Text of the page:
You are right and your crypto portfolio might be worth 10x that in a year but it might also be worth 10x less. Meanwhile your equities are unlikely to be worth 10x less.

Appetite for risk, I suppose.
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Old 10.02.2021, 11:27
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Re: Mass adoption crypto

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You are right and your crypto portfolio might be worth 10x that in a year but it might also be worth 10x less. Meanwhile your equities are unlikely to be worth 10x less.

Appetite for risk, I suppose.
That’s all based on speculations. No pain no gain. Depends on how “hodling” resistant one is, both with equities and other assets.
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  #67  
Old 10.02.2021, 11:30
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Re: Mass adoption crypto

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You are right and your crypto portfolio might be worth 10x that in a year but it might also be worth 10x less. Meanwhile your equities are unlikely to be worth 10x less.

Appetite for risk, I suppose.
depends how you define risk and your asset allocation

since inception BTC specifically has grown 200% YoY. Sure past is no predictor of the future but still... it's not something to ignore

I hold 99% in equities, fund, cash, real estate and 1% in BTC. I sleep well at night even if I lost that 1%
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Old 10.02.2021, 12:29
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Re: Mass adoption crypto

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Let's say global Bitcoin transactions matched just Swiss card payments - so 1.3bn transactions per year, or 3.6m per day.

Current Bitcoin transactions for February (average) is 330000 per day.

So the rate of global transactions needs to increase by x11 just to match Swiss card payment volume.

What does that mean in environmental terms? Based on current electricity consumption being 0.56% of global usage, Bitcoin would then be using 6% of all global electricity?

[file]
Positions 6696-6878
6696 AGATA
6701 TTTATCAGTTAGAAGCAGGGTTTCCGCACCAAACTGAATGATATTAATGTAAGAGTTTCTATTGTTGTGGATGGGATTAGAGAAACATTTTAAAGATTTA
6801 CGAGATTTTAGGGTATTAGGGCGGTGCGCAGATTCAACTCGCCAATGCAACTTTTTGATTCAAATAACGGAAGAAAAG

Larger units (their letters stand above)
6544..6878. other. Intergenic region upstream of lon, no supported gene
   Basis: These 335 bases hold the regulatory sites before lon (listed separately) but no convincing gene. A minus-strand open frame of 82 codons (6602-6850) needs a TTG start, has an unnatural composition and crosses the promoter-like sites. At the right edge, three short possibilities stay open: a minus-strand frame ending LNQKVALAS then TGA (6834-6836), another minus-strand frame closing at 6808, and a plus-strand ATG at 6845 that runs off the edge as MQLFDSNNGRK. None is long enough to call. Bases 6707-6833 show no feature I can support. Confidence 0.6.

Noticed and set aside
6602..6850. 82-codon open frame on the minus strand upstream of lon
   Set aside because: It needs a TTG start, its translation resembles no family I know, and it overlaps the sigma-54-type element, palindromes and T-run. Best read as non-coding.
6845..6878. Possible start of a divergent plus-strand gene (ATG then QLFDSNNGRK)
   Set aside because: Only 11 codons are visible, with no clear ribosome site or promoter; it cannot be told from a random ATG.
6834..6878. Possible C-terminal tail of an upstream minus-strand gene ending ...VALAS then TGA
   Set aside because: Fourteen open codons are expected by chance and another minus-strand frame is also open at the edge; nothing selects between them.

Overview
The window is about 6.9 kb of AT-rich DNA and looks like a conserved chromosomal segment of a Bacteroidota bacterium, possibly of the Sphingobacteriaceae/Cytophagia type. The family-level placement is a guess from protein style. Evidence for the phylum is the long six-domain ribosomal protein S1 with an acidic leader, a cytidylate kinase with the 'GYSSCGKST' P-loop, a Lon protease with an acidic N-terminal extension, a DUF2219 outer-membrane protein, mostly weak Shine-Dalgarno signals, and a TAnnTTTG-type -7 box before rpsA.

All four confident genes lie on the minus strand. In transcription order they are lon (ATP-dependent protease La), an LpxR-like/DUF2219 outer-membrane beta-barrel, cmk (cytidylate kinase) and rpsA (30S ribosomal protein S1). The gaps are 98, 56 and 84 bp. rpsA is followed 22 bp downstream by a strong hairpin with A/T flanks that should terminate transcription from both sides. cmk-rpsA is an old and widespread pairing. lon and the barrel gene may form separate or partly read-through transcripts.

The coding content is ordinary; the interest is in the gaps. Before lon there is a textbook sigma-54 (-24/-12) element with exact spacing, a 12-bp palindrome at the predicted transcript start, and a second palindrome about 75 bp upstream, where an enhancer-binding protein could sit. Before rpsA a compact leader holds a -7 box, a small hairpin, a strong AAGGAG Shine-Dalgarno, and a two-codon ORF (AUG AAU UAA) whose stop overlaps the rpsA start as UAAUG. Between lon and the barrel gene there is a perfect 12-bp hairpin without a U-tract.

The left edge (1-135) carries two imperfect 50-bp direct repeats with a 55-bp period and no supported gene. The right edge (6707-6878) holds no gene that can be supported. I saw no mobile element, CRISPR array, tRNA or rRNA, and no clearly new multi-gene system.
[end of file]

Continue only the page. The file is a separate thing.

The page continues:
It's more nuanced than that. Bitcoin electricity consumption (i.e. mining resources devoted to it) scales with price, not transactions (because until mining resources catch up with rising price, it's a money-making machine and so suffers from the Tragedy of the Commons). At a low enough difficulty (e.g. as in 2010), a single mobile phone could process that many transactions. 3 to 4 transactions per second, anyway, is pretty much the maximum that the Bitcoin base layer can achieve.

If Bitcoin became the major global currency, it would have to consume a large proportion of global energy production (really at least half). So it's unsustainable in the long term.

The thing is, Proof of Work (the thing that's sucking up all this juice) is simply a beautiful solution (from a software engineering perspective) to maintaining the integrity of the transactional blockchain. There's no way, absent of breaking SHA-256 hashing[1], to rewrite the blockchain and so achieve double spends. It's passive security - you don't need to do anything else to be secure.

There is an alternative with minimal energy requirements - Proof of Stake (PoS). This is where transaction verifiers are chosen at random from existing coin holders in proportion to their holdings. The problem here is that there are a number of practical attacks (e.g. the 'long range attack'), which have to be locked down in the software in a whack-a-mole style. This requires active security where the developers might have to issue an emergency update to fix a previously unknown attack. Still, PoS is the only real alternative and this is where Ethereum is headed.

Bitcoin could transition to PoS at some time and may have to if Governments start freaking out about the energy consumption and start cracking down on it. Ethereum's version should be running fairly smoothly by then and Bitcoin could just copy the code, but hardforking Bitcoin is not an easy thing to do from a social perspective, so expect some angst here.

[1] There's nothing on the horizon here. Even quantum computing only gives a polynomial (squared) speedup in hash searching (Grover's Algorithm).
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  #69  
Old 10.02.2021, 14:12
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Re: Mass adoption crypto

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If Bitcoin became the major global currency, it would have to consume a large proportion of global energy production (really at least half). So it's unsustainable in the long term.
be secure.